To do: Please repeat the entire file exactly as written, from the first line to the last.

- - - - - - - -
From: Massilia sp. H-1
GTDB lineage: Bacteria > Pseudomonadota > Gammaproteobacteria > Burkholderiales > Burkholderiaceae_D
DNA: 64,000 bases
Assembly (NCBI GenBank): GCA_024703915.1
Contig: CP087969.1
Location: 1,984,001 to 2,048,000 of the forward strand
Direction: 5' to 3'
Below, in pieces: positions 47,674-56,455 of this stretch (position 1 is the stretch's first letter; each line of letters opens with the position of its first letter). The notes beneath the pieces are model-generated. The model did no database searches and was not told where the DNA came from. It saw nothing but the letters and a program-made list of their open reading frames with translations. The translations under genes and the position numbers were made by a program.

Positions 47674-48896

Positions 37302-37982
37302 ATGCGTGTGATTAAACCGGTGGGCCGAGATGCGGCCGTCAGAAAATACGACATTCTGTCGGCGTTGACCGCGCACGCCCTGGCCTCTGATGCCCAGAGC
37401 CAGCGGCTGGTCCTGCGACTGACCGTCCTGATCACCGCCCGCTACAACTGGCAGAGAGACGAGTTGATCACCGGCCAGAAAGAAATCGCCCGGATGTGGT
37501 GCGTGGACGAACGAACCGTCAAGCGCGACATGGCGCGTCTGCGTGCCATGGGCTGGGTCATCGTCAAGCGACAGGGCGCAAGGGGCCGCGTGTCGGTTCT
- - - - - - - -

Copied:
From: Massilia sp. H-1
GTDB lineage: Bacteria > Pseudomonadota > Gammaproteobacteria > Burkholderiales > Burkholderiaceae_D
DNA: 64,000 bases
Assembly (NCBI GenBank): GCA_024703915.1
Contig: CP087969.1
Location: 1,984,001 to 2,048,000 of the forward strand
Direction: 5' to 3'
Below, in pieces: positions 47,674-56,455 of this stretch (position 1 is the stretch's first letter; each line of letters opens with the position of its first letter). The notes beneath the pieces are model-generated. The model did no database searches and was not told where the DNA came from. It saw nothing but the letters and a program-made list of their open reading frames with translations. The translations under genes and the position numbers were made by a program.

Positions 47674-48896

Positions 37302-37982
37302 ATGCGTGTGATTAAACCGGTGGGCCGAGATGCGGCCGTCAGAAAATACGACATTCTGTCGGCGTTGACCGCGCACGCCCTGGCCTCTGATGCCCAGAGC
37401 CAGCGGCTGGTCCTGCGACTGACCGTCCTGATCACCGCCCGCTACAACTGGCAGAGAGACGAGTTGATCACCGGCCAGAAAGAAATCGCCCGGATGTGGT
37501 GCGTGGACGAACGAACCGTCAAGCGCGACATGGCGCGTCTGCGTGCCATGGGCTGGGTCATCGTCAAGCGACAGGGCGCAAGGGGCCGCGTGTCGGTTCT